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Town Hall, 333 Bay Street, Port Melbourne
Town Hall, 333 Bay Street, Port Melbourne

The Dillon Family

by Ray Jelley The man directly responsible for the existence of the Excelsior Hall was Charles Dillon (at times known as Chas. Dillon Jnr.), the son of Charles Middlemiss Dillon and Catherine née Wallace.[1] The history of the building and the family’s history were inextricably linked. Excelsior Hall, Bridge Street PMHPS collection The place to start this journey…

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Swallow & Ariell Matchbox

One of the loveliest items in the PMHPS Collection is Cat No 581, a small metal matchbox promoting Swallow and Ariell Ltd. Swallow & Ariell Ltd promotional matchbox. PMHPS Collection (Cat No 581). It is only 6cm by 4.3cm with a full coloured paper insert fitted into the lid with a swallow swooping over the words With Compliments From Swallow &…

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Prohasky Street

William Henry Prohasky served on the Port Melbourne Council from August 1885 to September 1893. He was Mayor from 1888 to 1889. His fellow councillors were Poolman, Plummer, Edwards, Salmon, Turnbull, and Tarver. He lived at that time at 73 Evans St on the corner of Farrell St in Gloster House, one of three adjacent houses built by…

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Town Pier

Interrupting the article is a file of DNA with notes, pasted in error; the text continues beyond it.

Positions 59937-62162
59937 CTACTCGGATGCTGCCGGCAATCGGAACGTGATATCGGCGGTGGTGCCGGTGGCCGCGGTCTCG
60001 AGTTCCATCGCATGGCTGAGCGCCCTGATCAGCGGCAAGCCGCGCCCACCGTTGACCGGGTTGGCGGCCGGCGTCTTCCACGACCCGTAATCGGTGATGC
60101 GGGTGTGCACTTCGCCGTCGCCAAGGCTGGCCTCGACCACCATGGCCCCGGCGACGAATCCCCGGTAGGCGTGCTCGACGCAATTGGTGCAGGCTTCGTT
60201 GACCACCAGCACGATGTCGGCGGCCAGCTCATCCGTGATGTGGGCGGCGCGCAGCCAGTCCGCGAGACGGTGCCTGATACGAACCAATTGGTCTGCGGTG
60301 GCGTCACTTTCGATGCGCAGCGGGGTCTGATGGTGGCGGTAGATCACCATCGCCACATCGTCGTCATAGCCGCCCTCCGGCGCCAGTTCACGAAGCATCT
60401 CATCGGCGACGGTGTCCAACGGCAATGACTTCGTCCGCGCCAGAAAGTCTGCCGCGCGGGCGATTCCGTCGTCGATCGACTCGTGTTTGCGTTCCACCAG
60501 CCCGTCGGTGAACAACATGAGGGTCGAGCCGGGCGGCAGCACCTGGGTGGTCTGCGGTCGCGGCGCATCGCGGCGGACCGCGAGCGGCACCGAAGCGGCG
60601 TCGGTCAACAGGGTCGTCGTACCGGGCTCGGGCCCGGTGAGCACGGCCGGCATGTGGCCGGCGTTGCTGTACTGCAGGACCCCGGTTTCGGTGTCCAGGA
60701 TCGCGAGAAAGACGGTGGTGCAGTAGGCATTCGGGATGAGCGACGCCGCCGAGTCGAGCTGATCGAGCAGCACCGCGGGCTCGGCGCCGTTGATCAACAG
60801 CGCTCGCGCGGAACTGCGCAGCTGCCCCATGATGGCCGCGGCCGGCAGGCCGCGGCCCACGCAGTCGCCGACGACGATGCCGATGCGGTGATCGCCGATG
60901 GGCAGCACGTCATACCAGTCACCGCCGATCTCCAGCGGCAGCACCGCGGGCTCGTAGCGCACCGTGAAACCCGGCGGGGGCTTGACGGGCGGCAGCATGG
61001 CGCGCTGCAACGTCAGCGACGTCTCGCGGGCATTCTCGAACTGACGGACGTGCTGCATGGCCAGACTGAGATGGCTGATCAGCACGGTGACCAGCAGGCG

by Margaret Bride Jetty at Sandridge, State Library of Victoria For over 100 years Town Pier jutted out to sea from the end of Bay Street an extension of the route from the city of Melbourne to the ships in Port Phillip Bay. This was the site of the first small jetty built by the Liardet family soon after they built…

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Bismarck Street

by David Radcliffe Around Port Melbourne there are streets, like Bain Street, that once existed but have since disappeared. There are many more streets whose name has been changed. In April 1878, a cluster of intersecting streets in the south-western corner of the rapidly expanding Sandridge were gazetted as shown below.1 One of these was Bismarck Street. Note the self-referential nature of…

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Christmas Cards

As the ubiquitous adoption of electronic mail and text messages on smart devices has become the norm for our daily communications the practice of exchanging Christmas cards has declined enormously. It doesn't seem that long ago that mantlepieces, sideboards, desks and even office windows were crowded with festive cards. People sent cards to their friends and family, businesses to their important…

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Barkly Avenue

Surely such a grandly named boulevard would be one of the more prominent streets in Port Melbourne. Nothing could be further from the truth. Barkly Avenue is a short laneway off Garton Street, tucked in behind Crockford Street. It is named in honour of Sir Henry Barkly who was Governor of Victoria when the Borough of Sandridge gained separation from…

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